Sugarcane Bagasse Ash which is shown in below
chart:

cylinder

3.5
3
2.5
2
1.5
1
0.5

TABLE 3
FRESH CONCRETE PROPERTIES OF SCC WITH SCBA

Slump test
VFunnel
(sec)

J-Ring
L-Box
Height (H2/H1) Orimet
Result
difference ratio
(sec)
(mm)

6 - 12

3 - 10

0.8 1

0-5

12
9

10
9.1

0.97
0.91

8
5

Failed*
Failed*
Failed*
Failed*
passed

28 days cube compressive strength

SCC 6 720

7.2

0.88

passed

SCC 7 870

0.80

Failed#

Failed* = Slump Flow value below the standard limits (concrete


does not flow)
Failed# = Slump Flow value beyond the standard limits
(segregation occurs, concrete over flows)

44
compressive strength (Mpa)

Slump
Mix
Flo T50
w
(Se
(mm
c)
)
Limit
valu
650-800 2 - 5
e
SCC 1 400
SCC 2 480
SCC 3 520
SCC 4 600
8
SCC 5 655
5

2
No of sample

42
Cube
40
38
36
34
32
1

No of sample

B. Harden Concrete Properties

The Compressive strength of concrete after 7 days


and 28 days of curing decreases with the increase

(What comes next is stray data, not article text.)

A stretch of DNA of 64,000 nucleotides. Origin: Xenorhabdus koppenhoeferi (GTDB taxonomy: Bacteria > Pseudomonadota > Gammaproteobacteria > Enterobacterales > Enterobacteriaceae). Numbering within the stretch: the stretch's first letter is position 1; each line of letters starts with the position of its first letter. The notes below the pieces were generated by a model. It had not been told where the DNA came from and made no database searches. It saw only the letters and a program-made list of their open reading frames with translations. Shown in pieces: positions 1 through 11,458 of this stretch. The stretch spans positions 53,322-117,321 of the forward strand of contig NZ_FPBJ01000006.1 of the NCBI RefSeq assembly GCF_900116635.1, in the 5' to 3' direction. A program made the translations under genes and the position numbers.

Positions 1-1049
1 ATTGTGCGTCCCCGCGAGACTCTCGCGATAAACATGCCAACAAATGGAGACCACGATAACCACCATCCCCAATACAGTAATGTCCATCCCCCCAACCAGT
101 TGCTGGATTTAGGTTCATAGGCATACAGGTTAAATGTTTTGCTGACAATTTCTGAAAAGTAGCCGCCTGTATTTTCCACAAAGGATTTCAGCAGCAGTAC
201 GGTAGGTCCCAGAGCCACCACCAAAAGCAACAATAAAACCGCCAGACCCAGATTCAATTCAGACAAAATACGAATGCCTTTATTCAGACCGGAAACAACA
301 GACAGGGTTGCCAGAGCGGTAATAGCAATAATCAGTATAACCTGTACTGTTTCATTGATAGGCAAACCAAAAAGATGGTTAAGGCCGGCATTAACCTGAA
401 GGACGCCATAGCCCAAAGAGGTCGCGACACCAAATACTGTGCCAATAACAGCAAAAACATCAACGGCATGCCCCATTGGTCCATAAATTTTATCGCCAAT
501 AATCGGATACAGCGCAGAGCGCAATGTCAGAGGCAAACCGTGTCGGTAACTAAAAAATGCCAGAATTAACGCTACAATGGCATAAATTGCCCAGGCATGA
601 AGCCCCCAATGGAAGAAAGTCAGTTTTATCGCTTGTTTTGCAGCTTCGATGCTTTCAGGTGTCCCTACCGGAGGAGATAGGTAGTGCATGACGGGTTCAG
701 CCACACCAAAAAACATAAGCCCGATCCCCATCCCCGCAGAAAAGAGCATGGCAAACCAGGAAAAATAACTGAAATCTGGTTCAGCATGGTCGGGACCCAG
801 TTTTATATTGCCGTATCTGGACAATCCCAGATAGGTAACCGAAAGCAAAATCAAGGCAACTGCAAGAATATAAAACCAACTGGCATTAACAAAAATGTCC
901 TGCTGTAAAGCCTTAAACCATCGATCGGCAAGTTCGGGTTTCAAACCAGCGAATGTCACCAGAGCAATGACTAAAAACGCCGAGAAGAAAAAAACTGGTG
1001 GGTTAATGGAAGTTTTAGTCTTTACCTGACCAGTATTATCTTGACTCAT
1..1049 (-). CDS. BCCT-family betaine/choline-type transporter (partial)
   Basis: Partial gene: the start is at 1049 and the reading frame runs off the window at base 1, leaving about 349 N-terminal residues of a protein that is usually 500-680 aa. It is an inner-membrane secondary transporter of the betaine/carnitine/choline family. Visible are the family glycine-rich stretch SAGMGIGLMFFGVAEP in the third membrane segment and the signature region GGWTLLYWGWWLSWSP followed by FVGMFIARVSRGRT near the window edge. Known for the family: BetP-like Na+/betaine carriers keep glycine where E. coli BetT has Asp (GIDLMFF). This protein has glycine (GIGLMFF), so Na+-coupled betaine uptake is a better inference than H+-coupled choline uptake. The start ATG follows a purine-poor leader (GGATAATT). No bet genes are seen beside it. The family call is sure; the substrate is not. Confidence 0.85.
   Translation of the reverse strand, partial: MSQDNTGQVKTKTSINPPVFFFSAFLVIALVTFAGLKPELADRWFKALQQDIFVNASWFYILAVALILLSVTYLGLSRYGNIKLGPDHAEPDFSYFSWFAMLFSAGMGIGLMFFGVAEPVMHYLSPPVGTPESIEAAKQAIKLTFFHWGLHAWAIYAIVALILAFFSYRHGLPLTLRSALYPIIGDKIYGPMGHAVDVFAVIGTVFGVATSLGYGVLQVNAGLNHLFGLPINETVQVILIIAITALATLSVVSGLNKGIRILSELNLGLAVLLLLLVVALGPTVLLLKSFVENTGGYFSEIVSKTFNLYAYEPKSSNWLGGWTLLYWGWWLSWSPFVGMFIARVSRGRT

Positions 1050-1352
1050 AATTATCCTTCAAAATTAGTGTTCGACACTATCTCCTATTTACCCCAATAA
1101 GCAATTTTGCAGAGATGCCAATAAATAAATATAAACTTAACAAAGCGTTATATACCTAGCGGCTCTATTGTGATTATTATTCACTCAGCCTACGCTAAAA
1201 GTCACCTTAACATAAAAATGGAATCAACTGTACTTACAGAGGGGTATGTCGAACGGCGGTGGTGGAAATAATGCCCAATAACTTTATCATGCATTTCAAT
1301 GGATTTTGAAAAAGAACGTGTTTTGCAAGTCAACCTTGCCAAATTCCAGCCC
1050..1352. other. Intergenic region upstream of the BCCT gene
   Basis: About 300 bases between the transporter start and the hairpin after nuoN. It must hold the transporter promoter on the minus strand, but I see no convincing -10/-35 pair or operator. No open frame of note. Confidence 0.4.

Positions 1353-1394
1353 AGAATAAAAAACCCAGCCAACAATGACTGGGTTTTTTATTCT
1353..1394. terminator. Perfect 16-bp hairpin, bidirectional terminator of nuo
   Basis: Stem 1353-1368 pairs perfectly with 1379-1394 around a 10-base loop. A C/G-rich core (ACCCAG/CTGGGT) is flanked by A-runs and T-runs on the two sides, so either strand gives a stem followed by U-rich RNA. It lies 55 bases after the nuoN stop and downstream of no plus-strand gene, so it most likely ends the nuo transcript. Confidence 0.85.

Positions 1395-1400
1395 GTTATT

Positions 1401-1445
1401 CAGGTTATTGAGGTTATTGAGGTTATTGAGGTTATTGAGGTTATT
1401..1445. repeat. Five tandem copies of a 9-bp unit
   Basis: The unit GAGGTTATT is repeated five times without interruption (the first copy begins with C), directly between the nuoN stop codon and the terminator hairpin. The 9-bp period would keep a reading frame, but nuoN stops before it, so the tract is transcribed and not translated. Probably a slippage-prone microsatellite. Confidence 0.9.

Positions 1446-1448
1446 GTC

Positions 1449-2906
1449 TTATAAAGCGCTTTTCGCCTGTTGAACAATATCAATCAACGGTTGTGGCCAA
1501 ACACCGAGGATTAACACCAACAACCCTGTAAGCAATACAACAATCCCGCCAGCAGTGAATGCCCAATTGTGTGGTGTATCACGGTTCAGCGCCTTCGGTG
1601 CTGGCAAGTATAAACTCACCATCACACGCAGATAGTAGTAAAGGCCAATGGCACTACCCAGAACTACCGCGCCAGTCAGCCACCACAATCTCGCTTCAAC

ISSN: 2348 8352

Fig 1 Comparison of 28 days cube compressive strength and cylinder splitting test

www.internationaljournalssrg.org

Page 115

SSRG International Journal of Civil Engineering (SSRG-IJCE) EFES April2015


REFERENCES
Ganesan K., K. Rajagopal and K. Thangavel, Evaluation of
bagasse ash as supplementary cementitious material, Cement
and Concrete Composites, 29, 515 524, 2007.
[2] Siddique Rafat (2011). Properties of self-compacting concrete
containing class F fly ash Materials and Design 32:15011507
[3] Vanathi.M and Dr.T.S. Thandavamoorthy Potential utilization
of bagasse ash steel fiber reinforced concrete-an
experimentalstudy Australian journal of basic and applied
sciences, 8(6) april 2014, pages: 239-244